Irritable Bowel Syndrome (IBS) Symptoms

What is Irritable Bowel Syndrome?

Irritable Bowel Syndrome is a chronic gastrointestinal disorder that affects the large intestine. It is very common, with over 3 million cases reported in the United States each year and 25 million to 45 million people in our country suffering from it. 

What are the symptoms of Irritable Bowel Syndrome?

Irritable Bowel Syndrome is characterized by abdominal pain or discomfort, as well as altered bowel habits which can include chronic or recurrent diarrhea, chronic or recurrent constipation, or an alternation of each. Some of the most common symptoms of Irritable Bowel Syndrome include excess abdominal gas, cramping or bloating, indigestion and mucus in the stool.

Most people suffering from Irritable Bowel Syndrome only experience mild symptoms, such as occasional stomach discomfort or pain. Mild bowel habit changes associated with Irritable Bowel Syndrome may be simply more or less frequent bowel movements than what is considered normal and/or stools issues, including thinner, softer stools or hard stools. 

The good news is that Irritable Bowel Syndrome and its symptoms aren’t exceedingly dangerous. It won’t lead to more severe conditions, such as ulcerative colitis, Crohn’s disease or colon cancer and it is not life threatening. Irritable Bowel Syndrome can, however, compromise quality of life by affecting many day-to-day activities as well as make it difficult to work during flair-ups…all of which can also lead to depression and/or anxiety.

However, if you experience symptoms which may seem as if they could be related to Irritable Bowel Syndrome, such as rectal bleeding, anemia, weight loss, diarrhea at night or persistent pain that is not remedied by releasing gas or emptying bowels, you should immediately consult a physician, as they are more likely not linked to Irritable Bowel Syndrome and could indicate a much more serious problem, such as colon cancer.

Who is most likely to suffer from Irritable Bowel Syndrome?

Irritable Bowel Syndrome very often first appears in younger people – mostly those in their teens to early forties, and it can last from several years to an entire lifetime. Irritable Bowel Syndrome is also found more often in females. 

What causes Irritable Bowel Syndrome?

The causes of Irritable Bowel Syndrome are unknown, but factors found likely to contribute to Irritable Bowel Syndrome include intestinal inflammation, strong intestinal muscle contractions and cramping, abnormalities within the intestinal nervous system, severe infections such as gastroenteritis or any changes to gut microflora – microorganisms which are naturally present within the digestive tract. 

Two out of three Irritable Bowel Syndrome cases are typically female, most experiencing worsening symptoms during their menstrual periods. This leads researchers to believe that hormonal changes may be a factor susceptibility of Irritable Bowel Syndrome in females at the very least. Family history can also play a role in how likely a person is to suffer from Irritable Bowel Syndrome. 

How is Irritable Bowel Syndrome prevented, treated and managed?

There is no proven prevention for Irritable Bowel Syndrome, but nutrition is an important part of Irritable Bowel Syndrome symptom management. Those with Irritable Bowel Syndrome should obviously avoid foods that trigger episodes, as well as carbonated beverages and alcohol. Also avoid gluten, fructose and lactose. Consuming adequate portions of daily fiber can help. Fiber-rich foods include bran, vegetables such as leafy greens and beans and fruits such as prunes, berries, apples and avocados.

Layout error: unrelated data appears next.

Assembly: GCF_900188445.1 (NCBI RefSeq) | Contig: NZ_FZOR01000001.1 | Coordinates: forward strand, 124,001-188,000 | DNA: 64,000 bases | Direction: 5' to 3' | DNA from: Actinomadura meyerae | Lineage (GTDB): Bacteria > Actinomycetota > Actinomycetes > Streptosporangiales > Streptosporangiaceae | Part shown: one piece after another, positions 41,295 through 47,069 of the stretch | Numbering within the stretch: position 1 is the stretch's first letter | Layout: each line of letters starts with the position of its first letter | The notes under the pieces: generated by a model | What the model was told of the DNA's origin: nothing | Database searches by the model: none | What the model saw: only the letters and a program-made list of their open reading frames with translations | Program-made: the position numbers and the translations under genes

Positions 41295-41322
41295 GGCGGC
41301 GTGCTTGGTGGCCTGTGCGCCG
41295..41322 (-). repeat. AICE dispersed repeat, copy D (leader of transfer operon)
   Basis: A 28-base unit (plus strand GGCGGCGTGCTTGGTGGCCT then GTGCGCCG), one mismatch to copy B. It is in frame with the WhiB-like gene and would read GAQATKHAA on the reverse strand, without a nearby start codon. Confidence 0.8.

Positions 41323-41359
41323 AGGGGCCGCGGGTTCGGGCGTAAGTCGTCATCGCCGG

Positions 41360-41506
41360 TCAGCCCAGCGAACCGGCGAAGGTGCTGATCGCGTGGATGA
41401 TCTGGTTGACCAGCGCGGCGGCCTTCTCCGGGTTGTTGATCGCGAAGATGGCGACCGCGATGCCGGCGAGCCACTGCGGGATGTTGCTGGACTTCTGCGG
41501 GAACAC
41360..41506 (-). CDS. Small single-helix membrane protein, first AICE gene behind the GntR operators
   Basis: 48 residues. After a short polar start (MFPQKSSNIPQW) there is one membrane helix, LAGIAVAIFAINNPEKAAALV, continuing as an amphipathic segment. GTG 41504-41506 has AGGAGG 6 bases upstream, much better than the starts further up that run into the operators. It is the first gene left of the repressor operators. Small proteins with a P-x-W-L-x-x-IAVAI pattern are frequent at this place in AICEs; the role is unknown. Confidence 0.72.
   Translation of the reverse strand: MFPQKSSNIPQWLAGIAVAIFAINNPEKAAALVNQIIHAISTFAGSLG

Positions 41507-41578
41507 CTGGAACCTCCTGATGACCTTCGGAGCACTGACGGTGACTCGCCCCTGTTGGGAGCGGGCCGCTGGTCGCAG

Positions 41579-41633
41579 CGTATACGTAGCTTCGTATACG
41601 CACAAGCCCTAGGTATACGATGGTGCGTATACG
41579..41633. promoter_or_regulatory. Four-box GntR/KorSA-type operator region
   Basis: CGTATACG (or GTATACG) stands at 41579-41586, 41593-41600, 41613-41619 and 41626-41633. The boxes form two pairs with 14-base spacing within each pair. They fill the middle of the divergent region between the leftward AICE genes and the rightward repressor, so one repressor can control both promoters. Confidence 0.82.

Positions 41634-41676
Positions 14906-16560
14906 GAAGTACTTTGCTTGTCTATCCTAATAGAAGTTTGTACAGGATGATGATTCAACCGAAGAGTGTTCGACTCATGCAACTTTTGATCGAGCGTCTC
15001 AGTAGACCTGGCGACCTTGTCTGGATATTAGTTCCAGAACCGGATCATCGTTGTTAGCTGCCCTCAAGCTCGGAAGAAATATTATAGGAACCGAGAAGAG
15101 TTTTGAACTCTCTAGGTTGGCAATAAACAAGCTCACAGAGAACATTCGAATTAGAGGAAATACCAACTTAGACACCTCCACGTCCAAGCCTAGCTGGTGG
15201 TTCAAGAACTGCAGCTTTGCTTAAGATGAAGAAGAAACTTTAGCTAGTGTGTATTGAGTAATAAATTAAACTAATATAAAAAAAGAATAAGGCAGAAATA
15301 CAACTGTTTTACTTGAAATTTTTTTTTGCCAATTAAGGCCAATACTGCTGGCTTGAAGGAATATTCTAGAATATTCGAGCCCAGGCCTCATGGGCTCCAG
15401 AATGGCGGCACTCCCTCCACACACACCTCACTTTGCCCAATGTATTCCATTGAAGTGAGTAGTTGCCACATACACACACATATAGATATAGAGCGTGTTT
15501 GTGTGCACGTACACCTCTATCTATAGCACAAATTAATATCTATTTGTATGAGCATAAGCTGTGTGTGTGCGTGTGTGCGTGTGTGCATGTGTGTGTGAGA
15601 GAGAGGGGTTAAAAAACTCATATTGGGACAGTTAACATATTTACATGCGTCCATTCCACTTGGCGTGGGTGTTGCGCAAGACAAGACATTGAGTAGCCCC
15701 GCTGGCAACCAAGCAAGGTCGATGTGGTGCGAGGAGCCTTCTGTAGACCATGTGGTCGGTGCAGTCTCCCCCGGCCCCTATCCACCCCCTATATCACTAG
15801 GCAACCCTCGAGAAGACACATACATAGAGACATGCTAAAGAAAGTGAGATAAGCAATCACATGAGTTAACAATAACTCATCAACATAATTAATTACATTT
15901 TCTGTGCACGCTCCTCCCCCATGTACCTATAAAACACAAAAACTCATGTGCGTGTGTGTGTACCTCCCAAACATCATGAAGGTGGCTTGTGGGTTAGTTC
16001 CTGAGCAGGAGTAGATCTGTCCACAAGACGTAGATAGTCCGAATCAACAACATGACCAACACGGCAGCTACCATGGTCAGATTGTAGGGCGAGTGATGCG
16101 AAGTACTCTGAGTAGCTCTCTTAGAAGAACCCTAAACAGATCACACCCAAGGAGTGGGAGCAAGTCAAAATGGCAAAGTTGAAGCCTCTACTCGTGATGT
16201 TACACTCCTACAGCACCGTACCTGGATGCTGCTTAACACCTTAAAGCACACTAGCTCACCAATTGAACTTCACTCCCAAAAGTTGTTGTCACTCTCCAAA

Additionally, there is no known cure for Irritable Bowel Syndrome, but there are also treatments available to help alleviate its sometimes painful and debilitating symptoms. Medication that is currently used to treat the symptoms of Irritable Bowel Syndrome includes antidiarrheal drugs for diarrhea; anticholinergics for the relief of intestinal spasms; anticonvulsants for pain and bloating; tricyclic antidepressants for depression and severe pain; and selective serotonin reuptake inhibitors (SSRIs) to relieve depression and pain, as well as constipation. As with anything else, regular exercise, stress management and adequate sleep are also recommended. 

Clinical Trials

Clinical research is also very important in advancements of management, treatment and what may even lead to the prevention and cure of Irritable Bowel Syndrome. Velocity Clinical Research, which is currently conducting clinical research studies on Irritable Bowel Syndrome, strives to make the world a better place through groundbreaking clinical research and innovative discoveries that result in better care. 

Would you like to join Velocity Clinical Research in our quest to improve lives through medical advances? You may qualify for study participation if you are between the ages of 18 and 80 and have been diagnosed with Irritable Bowel Syndrome, functional dyspepsia or gastritis; or if you experience gastrointestinal symptoms of abdominal pain, cramping, nausea, vomiting, diarrhea, bloating or feeling full before completing a meal and are unresponsive to medication or diet adjustment.

Eligible study participants may receive payment for time and travel with reimbursement up to $3,900 and free medical care, medical exams and medical supervision. Insurance is not required to participate.

For more information or to find out if you qualify to become a clinical research volunteer, you can reach Velocity Clinical Research by calling 386-428-7730 Monday through Thursday from 7 a.m. to 5 p.m. or Friday from 7 a.m. to 12 p.m. You can also learn more about the clinical research trials at Velocity Clinical Research by accessing our patient portal which can be found on our website. Velocity Clinical Research is conveniently located at 1410 S. Ridgewood Avenue in Edgewater.